My understanding is that non-static fields are given default values before the object is instantiated, whether or not they are later given non-default initialization values when it is instantiated (Mughal/Rasmussen p. 342). Does this happen when the class is loaded, along with static members, or when the *new* operator is called on a class's constructor and before the constructor is actually run? Or . . .
The problem I'm having is understanding why it is that, during initialization of an object, a field can be written to before it's declared, but can't be read before it's declared. If an int can have its default zero overwritten before the thread of execution reaches its declaration/initialization, why can't it be read? (I can't think of any reason why you'd ever want to, I just want to know how this works.)
M/R provide this example (p. 333):

At the line labeled (3), how can there be a 'this'? The object is in the middle of being constructed. If it means *'this' so far*, or *this such as it is at (3)*, then why is this.width readable and width, as in line (2), not readable?
There's something in this whole scenario I'm missing, that would probably answer all these questions.
Thanks in advance.
Dennis
ps - this is my first visit to the ranch. This is probably one of Java's best kept secrets (not that it should be).
20 years ago
My understanding is that non-static fields are given default values before the object is instantiated, whether or not they are later given non-default initialization values when it is instantiated (Mughal/Rasmussen p. 342). Does this happen when the class is loaded, along with static members, or when the *new* operator is called on a class's constructor and before the constructor is actually run? Or . . .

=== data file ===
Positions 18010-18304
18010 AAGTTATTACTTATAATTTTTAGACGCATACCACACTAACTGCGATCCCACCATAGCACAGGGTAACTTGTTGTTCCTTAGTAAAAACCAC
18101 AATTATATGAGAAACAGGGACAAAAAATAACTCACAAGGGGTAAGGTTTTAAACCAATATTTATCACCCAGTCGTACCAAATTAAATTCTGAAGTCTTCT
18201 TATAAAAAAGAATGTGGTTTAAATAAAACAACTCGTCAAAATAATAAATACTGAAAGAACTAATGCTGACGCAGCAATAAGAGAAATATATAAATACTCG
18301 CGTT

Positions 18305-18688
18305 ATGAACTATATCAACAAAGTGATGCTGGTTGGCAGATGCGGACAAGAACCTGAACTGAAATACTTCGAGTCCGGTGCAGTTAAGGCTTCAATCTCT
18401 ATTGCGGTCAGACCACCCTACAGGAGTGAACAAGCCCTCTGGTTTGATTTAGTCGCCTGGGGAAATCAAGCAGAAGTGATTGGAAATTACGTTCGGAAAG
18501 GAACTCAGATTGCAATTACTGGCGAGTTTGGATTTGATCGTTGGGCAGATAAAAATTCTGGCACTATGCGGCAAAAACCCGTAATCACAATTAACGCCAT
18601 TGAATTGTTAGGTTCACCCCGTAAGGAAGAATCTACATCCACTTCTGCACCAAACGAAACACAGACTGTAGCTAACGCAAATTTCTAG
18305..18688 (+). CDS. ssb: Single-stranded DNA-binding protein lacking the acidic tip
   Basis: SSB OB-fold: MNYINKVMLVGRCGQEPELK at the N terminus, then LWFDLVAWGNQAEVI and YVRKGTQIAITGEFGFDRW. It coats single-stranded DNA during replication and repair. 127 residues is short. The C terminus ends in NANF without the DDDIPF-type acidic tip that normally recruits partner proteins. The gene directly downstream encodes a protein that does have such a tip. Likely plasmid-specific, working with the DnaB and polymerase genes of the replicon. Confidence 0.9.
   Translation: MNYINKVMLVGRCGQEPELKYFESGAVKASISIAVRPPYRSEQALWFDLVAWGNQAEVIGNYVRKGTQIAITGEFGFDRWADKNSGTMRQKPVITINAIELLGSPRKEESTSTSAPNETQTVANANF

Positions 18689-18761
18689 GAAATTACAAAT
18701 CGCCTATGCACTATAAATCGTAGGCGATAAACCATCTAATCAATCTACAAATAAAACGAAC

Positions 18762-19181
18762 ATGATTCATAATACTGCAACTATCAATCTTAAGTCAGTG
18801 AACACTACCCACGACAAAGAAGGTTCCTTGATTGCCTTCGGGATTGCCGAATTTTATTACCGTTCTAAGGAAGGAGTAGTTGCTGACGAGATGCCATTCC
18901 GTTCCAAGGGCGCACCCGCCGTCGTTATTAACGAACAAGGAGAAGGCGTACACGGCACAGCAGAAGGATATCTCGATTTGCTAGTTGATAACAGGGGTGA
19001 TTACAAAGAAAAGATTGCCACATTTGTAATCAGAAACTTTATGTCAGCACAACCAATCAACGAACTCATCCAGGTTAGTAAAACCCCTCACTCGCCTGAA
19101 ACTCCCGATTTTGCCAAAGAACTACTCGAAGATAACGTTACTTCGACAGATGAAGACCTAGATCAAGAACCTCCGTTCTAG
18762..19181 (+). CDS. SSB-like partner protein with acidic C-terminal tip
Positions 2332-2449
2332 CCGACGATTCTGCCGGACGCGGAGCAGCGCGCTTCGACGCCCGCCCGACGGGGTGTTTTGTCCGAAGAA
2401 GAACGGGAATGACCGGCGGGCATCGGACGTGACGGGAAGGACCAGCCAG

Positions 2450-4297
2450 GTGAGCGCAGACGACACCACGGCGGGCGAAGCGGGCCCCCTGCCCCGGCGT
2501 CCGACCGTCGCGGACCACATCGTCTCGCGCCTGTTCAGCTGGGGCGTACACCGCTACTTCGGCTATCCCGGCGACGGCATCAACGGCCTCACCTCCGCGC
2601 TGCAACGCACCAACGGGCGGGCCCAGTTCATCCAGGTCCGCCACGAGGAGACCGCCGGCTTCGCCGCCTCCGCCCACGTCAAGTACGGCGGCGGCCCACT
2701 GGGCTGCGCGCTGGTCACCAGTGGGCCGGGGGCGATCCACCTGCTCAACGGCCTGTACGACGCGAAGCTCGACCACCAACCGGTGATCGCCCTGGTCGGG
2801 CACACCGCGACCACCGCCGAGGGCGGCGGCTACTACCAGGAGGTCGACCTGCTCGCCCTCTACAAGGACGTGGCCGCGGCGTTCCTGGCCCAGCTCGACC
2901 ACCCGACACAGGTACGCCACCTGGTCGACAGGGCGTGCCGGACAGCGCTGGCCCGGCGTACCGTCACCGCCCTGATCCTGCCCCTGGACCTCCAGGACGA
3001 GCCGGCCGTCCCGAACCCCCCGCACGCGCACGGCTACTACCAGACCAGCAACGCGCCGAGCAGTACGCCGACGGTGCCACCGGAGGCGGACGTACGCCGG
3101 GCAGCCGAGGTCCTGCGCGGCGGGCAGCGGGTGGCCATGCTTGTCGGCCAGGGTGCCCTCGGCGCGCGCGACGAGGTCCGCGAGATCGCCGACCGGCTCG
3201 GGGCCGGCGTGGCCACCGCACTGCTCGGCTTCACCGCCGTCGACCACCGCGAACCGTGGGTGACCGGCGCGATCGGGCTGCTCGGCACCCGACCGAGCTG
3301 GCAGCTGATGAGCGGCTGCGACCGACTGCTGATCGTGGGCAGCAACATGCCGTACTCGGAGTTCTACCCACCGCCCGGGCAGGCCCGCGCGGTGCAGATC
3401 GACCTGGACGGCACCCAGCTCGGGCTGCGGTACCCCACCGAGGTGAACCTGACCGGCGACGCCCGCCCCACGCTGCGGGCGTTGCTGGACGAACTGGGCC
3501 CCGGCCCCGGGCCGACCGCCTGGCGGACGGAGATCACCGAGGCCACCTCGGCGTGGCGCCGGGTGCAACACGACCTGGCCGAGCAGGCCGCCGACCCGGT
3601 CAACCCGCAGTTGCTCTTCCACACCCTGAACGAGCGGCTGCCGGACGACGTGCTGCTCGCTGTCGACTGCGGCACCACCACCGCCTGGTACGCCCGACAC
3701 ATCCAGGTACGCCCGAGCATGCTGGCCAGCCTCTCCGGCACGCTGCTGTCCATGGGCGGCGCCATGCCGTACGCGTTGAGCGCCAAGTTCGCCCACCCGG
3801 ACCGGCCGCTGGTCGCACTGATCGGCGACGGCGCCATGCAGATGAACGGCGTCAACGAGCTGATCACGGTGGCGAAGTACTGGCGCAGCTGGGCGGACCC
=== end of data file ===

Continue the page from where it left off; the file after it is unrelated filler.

The problem I'm having is understanding why it is that, during initialization of an object, a field can be written to before it's declared, but can't be read before it's declared. If an int can have its default zero overwritten before the thread of execution reaches its declaration/initialization, why can't it be read? (I can't think of any reason why you'd ever want to, I just want to know how this works.)
M/R provide this example (p. 333):

At the line labeled (3), how can there be a 'this'? The object is in the middle of being constructed. If it means *'this' so far*, or *this such as it is at (3)*, then why is this.width readable and width, as in line (2), not readable?
There's something in this whole scenario I'm missing, that would probably answer all these questions.
Thanks in advance.
Dennis
ps - this is my first visit to the ranch. This is probably one of Java's best kept secrets (not that it should be).
20 years ago